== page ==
DAYTON, Ohio (WDTN) — The Food and Drug Administration (FDA) issued an Emergency Use Authorization Tuesday for health care providers to administer the monkeypox vaccine in a new way. The move is intended to stretch the nation’s short vaccine supply.
Providers will start administering one-fifth of a normal dose of monkeypox to eligible Americans, although doses are not available yet in the Miami Valley.
“Given the contingent spread of the monkeypox virus at a rate outpacing our current vaccine supply, our agency is starting to explore viable scientific options,” said FDA Commissioner Dr. Robert Califf.
Monkeypox is spread from intimate skin-to-skin contact and typically not through respiratory infections, extremely different from the COVID-19 virus.
“The day-to-day risk that we are experiencing makes it very unlikely that we will come into contact and contract monkeypox,” said Miami Valley Hospital Chief Medical Officer Dr. Roberto Colon.
Clark County Combined Health District’s Health Commissioner Charles Patterson said monkeypox vaccines have been distributed in Columbus and Cincinnati, but not yet in the Miami Valley. However, if you happen to be exposed and not test positive, the exposure may help strengthen your immune system.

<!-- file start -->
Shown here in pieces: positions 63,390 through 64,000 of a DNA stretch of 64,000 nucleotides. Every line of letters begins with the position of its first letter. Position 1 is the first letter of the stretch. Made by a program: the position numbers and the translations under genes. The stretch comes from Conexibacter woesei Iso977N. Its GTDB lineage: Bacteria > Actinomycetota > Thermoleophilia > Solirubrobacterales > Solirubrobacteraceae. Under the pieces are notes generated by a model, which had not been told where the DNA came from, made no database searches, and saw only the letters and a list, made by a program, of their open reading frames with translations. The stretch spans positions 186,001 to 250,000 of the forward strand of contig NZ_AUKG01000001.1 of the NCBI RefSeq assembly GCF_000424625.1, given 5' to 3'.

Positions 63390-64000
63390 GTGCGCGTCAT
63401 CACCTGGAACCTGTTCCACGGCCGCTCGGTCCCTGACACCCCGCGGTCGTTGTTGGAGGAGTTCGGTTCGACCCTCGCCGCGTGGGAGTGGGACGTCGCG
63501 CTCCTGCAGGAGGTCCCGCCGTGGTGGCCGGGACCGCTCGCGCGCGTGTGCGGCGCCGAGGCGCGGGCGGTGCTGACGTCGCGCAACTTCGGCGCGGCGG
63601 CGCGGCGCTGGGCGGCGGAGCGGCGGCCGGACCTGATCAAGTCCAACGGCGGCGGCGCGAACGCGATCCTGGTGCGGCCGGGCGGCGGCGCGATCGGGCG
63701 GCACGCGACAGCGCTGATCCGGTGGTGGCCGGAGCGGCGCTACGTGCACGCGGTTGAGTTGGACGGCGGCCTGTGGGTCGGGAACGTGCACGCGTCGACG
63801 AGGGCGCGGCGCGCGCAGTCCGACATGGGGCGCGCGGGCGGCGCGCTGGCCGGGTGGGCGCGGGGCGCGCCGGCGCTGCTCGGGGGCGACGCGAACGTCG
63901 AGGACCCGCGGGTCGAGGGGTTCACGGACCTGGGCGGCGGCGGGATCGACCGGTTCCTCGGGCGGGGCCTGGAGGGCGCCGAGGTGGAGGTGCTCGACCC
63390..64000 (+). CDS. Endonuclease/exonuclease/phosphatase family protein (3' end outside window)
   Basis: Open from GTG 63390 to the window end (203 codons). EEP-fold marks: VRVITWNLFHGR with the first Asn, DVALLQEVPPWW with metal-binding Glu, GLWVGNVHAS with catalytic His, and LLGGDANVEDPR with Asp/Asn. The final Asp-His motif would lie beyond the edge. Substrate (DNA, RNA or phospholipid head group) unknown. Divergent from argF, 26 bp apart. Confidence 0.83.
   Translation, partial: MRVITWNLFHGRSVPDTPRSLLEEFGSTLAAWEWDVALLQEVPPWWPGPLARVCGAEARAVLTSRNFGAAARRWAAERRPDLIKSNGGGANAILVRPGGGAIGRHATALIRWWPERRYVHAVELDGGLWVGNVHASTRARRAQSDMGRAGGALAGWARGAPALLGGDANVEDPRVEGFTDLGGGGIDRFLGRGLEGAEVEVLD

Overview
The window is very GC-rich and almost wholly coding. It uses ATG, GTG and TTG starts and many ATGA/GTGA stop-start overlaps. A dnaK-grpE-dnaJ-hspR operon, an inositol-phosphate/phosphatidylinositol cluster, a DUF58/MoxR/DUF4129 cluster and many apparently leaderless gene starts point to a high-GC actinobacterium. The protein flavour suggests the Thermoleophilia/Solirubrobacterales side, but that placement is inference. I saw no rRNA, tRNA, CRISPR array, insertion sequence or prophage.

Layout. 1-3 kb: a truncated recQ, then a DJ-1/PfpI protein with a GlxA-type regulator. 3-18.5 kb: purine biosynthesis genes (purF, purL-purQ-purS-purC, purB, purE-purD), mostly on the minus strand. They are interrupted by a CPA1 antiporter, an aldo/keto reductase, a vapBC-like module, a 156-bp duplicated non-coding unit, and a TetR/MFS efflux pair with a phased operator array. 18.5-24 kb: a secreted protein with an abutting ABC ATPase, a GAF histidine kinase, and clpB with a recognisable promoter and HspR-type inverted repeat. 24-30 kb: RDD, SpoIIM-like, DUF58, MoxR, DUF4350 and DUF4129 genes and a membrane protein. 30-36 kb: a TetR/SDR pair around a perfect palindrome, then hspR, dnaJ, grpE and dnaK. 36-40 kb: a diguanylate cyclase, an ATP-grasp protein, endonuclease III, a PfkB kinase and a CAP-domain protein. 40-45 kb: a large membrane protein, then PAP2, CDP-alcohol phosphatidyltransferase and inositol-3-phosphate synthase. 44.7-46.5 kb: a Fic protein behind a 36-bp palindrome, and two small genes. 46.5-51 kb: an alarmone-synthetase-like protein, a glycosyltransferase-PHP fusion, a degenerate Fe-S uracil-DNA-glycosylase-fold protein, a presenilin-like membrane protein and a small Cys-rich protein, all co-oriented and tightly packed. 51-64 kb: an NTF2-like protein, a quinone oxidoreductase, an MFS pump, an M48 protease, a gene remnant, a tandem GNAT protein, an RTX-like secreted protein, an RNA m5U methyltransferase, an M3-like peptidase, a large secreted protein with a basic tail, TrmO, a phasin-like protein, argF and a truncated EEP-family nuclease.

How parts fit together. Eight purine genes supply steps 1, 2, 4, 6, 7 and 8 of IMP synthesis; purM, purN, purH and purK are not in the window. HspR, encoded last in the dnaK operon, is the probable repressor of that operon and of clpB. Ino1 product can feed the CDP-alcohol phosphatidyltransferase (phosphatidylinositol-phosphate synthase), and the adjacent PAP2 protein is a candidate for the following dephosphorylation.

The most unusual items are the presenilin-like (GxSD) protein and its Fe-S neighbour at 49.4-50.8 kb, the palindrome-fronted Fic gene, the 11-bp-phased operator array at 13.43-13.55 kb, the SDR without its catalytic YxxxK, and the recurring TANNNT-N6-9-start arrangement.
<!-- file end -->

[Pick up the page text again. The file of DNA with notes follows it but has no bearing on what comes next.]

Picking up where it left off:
“There is what’s called post-exposure prophylaxis, so that would be when you’ve been exposed but you don’t test positive, we don’t know that you have monkeypox but it helps ramp up your immune system more rapidly,” said Patterson. “It may prevent you from getting it or prevent you from getting not as bad of a case.”
Local health leaders said they don’t anticipate the current monkeypox spread to develop into a full-blown pandemic for several reasons.
“You get these pox on your body, face and arms and that’s going to slow down person-to-person contact when they see the pox so there are multiple reasons why we don’t think it’s going to become a raging pandemic like H1N1 or even worse, with COVID-19,” said Patterson.
The Biden administration declared monkeypox a public health emergency last week in an effort to slow the growing outbreak that has infected more than 8,900 Americans. Officials announced a separate determination Tuesday that allows the Food and Drug Administration to expedite its review of medical products or new uses for them, such as the dose-sparing technique for Jynneos.
The FDA authorized the new approach for adults 18 and older who are at high risk of monkeypox infection. Younger people can also get the vaccine if they are deemed high risk, though they should receive the traditional injection, the agency said.
The first case of monkeypox was confirmed in Montgomery County on Monday. Public Health said that the person has since been isolated and is receiving treatment. Any people who might have come into contact with this person have been contacted.